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You Can't Shame Me Into Voting

Stephen L. Carter is a Bloomberg View columnist. He is a professor of law at Yale University and was a clerk to U.S. Supreme Court Justice Thurgood Marshall. His novels include “The Emperor of Ocean Park” and “Back Channel,” and his nonfiction includes “Civility” and “Integrity.”
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“Who you vote for is your secret, but whether you vote is public record.” This was the creepy message on the postcard we received just days before Tuesday’s election from the illiberal authoritarians who call themselves America Votes. Similar cards, as press reports have noted, were sent to voters in lots of battleground states, and included, as ours did, a printout of the recipient's voting record in recent years -- that is, whether we’d voted or not -- and a comparison with “neighborhood” voting patterns. The project has a Saddam-esque feel to it, and serves as a reminder about how poorly the right to vote is understood, and how fragile are the norms that protect it.

An editorial in the Hartford Courant called the America Votes report cards “an abuse of power,” adding that “voters might well assume they are under Orwellian surveillance.” If this keeps up, the editorial contends, some residents might decide not to vote rather than to put up with this intrusion. There might also be pressure, the Courant said, to make the lists of who voted and who didn’t confidential, which actually strikes me as a pretty good idea.

But America Votes -- along with several other organizations that do similar work -- doesn’t care about such niceties as privacy or the right of individuals to make up their own minds. America Votes, which has been up to this same mischief before, prefers to make up our minds for us. Its tactics build on academic studies suggesting that worry about the opinions of one’s neighbors may actually provide a strong incentive to vote.

But why is such social pressure a good thing? Despite clever arguments to the contrary, the right to vote also subsumes a right not to vote. To call voting a responsibility of citizenship, as many do, is at best imprecise. Participation in governance might be said to be obligatory, but voting is only one form of participation, perhaps not the most important one. Democracy at its best rests on a thoughtful, reflective dialogue among the citizenry. It’s the dialogue, not the vote, that matters most. In an ideal democracy, voting isn’t a measure of participation at all -- it’s the outcome of participation. If before we vote we skip all the dialogue in favor of gorging ourselves on partisan screeds about the awful crimes of those who disagree with us, we are already a long way from serious democracy.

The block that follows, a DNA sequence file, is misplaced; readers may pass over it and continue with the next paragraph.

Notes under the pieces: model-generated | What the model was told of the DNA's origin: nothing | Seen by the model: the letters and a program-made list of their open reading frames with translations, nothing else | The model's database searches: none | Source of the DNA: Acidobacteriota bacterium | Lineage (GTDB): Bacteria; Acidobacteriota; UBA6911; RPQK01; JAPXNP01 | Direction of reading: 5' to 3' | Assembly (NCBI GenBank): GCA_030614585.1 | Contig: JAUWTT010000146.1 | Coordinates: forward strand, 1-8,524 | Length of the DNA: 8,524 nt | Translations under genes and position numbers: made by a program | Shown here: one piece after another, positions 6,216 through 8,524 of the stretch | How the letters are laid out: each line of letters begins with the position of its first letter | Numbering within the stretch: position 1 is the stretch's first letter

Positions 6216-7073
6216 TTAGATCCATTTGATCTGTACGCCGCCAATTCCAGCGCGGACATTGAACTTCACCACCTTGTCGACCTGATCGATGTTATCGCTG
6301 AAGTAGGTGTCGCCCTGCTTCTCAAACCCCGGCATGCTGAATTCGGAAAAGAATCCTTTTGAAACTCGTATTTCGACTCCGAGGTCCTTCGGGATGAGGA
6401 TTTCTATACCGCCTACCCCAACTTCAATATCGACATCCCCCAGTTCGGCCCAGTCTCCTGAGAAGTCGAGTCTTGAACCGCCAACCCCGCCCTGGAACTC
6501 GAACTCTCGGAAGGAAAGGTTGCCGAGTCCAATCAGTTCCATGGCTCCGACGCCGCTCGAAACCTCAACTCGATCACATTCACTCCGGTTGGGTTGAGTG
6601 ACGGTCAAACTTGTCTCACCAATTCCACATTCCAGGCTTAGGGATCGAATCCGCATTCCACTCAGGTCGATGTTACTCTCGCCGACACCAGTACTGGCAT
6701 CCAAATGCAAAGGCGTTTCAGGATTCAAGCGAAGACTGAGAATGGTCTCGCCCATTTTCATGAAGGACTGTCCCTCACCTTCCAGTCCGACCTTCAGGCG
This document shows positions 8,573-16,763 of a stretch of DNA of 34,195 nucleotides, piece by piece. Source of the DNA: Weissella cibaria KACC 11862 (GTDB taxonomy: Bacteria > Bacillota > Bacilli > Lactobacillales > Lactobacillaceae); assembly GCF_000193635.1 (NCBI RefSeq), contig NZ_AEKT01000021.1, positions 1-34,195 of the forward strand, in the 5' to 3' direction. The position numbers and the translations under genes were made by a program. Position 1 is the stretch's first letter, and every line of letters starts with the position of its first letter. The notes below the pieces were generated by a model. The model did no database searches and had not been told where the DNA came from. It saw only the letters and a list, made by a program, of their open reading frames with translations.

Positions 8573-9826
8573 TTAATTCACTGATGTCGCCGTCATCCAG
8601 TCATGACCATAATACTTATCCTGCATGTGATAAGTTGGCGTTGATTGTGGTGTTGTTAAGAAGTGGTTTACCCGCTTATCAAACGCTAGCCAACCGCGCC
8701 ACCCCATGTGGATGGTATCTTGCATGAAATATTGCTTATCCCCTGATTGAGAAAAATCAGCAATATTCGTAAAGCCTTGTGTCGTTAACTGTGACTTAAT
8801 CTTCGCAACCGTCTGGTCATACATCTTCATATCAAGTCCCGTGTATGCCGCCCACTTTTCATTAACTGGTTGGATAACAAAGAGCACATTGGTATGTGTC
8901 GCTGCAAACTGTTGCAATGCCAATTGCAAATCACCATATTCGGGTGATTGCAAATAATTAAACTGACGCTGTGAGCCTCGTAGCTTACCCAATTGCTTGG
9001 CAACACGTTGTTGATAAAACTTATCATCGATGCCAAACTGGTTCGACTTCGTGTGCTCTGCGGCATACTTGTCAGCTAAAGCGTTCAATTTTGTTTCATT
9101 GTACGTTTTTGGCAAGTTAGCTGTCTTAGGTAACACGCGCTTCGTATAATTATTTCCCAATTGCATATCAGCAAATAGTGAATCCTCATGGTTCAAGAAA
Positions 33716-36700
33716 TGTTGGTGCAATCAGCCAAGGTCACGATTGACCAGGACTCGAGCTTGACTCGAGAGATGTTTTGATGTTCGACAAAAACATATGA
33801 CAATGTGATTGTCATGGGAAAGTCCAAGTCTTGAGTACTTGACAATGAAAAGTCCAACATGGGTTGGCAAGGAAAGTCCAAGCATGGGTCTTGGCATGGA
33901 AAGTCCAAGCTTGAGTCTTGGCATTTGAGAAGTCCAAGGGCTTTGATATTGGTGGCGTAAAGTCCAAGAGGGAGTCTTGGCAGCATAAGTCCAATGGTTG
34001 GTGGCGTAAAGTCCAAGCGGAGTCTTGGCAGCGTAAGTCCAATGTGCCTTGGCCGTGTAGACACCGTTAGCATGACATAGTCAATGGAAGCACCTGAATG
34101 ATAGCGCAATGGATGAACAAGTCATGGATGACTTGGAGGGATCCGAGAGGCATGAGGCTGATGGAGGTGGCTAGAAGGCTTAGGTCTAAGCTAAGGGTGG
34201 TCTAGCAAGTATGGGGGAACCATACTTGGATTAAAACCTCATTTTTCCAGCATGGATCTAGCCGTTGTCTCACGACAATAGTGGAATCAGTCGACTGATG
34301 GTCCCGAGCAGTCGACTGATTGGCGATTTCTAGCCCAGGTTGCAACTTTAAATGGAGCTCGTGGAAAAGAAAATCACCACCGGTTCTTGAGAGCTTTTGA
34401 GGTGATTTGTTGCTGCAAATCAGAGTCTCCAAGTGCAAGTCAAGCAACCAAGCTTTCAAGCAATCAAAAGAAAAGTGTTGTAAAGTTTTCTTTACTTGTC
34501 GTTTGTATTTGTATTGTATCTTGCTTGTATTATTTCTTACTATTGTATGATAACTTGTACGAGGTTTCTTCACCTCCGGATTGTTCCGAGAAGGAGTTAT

One might argue that voting represents a shared sense of responsibility for the working of the democratic process itself. This is what Anthony Downs had in mind when he wrote in “An Economic Theory of Democracy” that “the return from voting per se is not the same thing as the return from voting correctly.” In this vision, the obligation to vote is entirely unrelated to the desire to win. By voting, we help preserve democracy -- even if the other side prevails.

But organizations like America Votes have nothing so abstract in mind. They don’t seem to think everyone should vote. They think those likely to support the causes they like should vote. The website of America Votes boasts of the group’s expertise with using “a robust range of data and targeting tools” in order “to advance progressive policies.”